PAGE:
--Speaking of not scoring, Brad Boyes looks like he's becoming the next Jonathan Cheechoo, the one-time Rocket Richard Trophy winner who has fewer goals (four) than teammates Chris Phillips (five) and Chris Neil (six), two players known for defense and goonery, respectively. Cheechoo is also a minus-10, tied for second-worst on Ottawa, and has just 12 points.
But back to Boyes. He never peaked as high as Cheechoo's 56 goals, but did have 43 two seasons ago. He dropped to 33 last season and has just nine in 47 games this season. The good news for St. Louis, and what's keeping Boyes out of the same conversation as Cheechoo for now is Boyes does lead the team in points. The bad news is it's only 31, thanks to 22 assists. But he needs to score goals.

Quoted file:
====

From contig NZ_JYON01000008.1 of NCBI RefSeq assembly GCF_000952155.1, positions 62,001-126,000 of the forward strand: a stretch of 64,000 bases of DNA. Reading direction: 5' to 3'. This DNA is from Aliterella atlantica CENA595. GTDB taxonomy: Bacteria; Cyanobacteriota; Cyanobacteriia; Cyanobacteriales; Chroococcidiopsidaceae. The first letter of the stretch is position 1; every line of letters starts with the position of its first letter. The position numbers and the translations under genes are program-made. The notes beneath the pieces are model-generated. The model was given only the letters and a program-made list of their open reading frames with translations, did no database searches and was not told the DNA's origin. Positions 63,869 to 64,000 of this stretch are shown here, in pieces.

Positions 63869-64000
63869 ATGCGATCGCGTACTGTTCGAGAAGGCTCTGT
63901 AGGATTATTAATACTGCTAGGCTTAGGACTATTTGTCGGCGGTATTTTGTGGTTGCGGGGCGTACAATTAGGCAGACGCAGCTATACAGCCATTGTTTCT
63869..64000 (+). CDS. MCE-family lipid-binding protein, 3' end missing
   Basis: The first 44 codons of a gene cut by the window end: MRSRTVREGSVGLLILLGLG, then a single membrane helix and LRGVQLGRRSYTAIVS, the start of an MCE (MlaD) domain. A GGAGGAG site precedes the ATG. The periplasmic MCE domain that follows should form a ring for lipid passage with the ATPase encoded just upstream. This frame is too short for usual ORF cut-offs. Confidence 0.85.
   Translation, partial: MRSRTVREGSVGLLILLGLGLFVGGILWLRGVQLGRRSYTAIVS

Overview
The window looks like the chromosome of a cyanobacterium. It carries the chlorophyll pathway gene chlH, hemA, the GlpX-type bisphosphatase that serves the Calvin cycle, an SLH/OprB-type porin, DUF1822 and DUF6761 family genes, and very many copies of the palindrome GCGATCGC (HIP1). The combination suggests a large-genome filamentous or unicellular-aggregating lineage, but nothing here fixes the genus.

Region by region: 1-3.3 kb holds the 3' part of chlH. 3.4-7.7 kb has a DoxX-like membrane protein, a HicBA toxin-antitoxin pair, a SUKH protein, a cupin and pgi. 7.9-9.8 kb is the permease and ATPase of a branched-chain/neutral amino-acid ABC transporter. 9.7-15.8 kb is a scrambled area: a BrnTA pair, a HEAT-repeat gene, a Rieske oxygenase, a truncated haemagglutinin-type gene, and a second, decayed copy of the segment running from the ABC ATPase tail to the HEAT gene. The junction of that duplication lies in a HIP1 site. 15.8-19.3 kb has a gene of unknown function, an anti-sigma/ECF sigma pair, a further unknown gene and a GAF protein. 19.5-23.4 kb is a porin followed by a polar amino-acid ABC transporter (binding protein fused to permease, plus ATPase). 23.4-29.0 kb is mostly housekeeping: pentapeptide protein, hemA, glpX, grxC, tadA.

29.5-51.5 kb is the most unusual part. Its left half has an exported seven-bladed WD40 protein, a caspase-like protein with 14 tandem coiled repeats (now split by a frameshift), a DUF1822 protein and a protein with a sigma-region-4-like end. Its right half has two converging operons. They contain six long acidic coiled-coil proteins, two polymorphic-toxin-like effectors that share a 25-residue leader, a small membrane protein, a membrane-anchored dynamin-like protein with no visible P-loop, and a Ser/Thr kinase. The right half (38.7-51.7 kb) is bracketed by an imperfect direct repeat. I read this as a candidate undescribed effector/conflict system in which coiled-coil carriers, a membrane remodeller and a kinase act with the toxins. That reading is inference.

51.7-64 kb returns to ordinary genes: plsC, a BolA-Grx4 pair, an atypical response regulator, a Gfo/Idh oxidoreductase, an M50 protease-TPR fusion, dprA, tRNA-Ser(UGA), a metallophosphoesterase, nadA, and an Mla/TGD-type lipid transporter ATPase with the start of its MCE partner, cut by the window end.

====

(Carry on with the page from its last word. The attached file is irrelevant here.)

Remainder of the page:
At least he's not alone on his team. David Backes has been a bit of a disappointment in the goals department, Paul Kariya has not recovered aptly from his injury, and Patrik Berglund has been the biggest letdown so far. Pretty much no one on St. Louis is playing up to expectations, except goalies Chris Mason and Ty Conklin. Little surprise the Blues are 12th right now.
--Chicago is good.
--Carolina is not. Hard to figure out why too. It's mostly the same team that reached the conference final a year ago. The biggest loss was Dennis Seidenberg. Some injuries certainly have been a factor (Erik Cole, Joe Corvo, Cam Ward) but they were bad with these guys in the lineup too. Chad LaRose is their biggest disappointment (19 goals in 08-09; one this season.)